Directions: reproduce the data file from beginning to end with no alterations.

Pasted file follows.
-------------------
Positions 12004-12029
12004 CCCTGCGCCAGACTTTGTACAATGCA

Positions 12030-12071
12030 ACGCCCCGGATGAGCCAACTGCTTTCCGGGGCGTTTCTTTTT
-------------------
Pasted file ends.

Positions 12004-12029
12004 CCCTGCGCCAGACTTTGTACAATGCA

Positions 12030-12071
12030 ACGCCCCGGATGAGCCAACTGCTTTCCGGGGCGTTTCTTTTT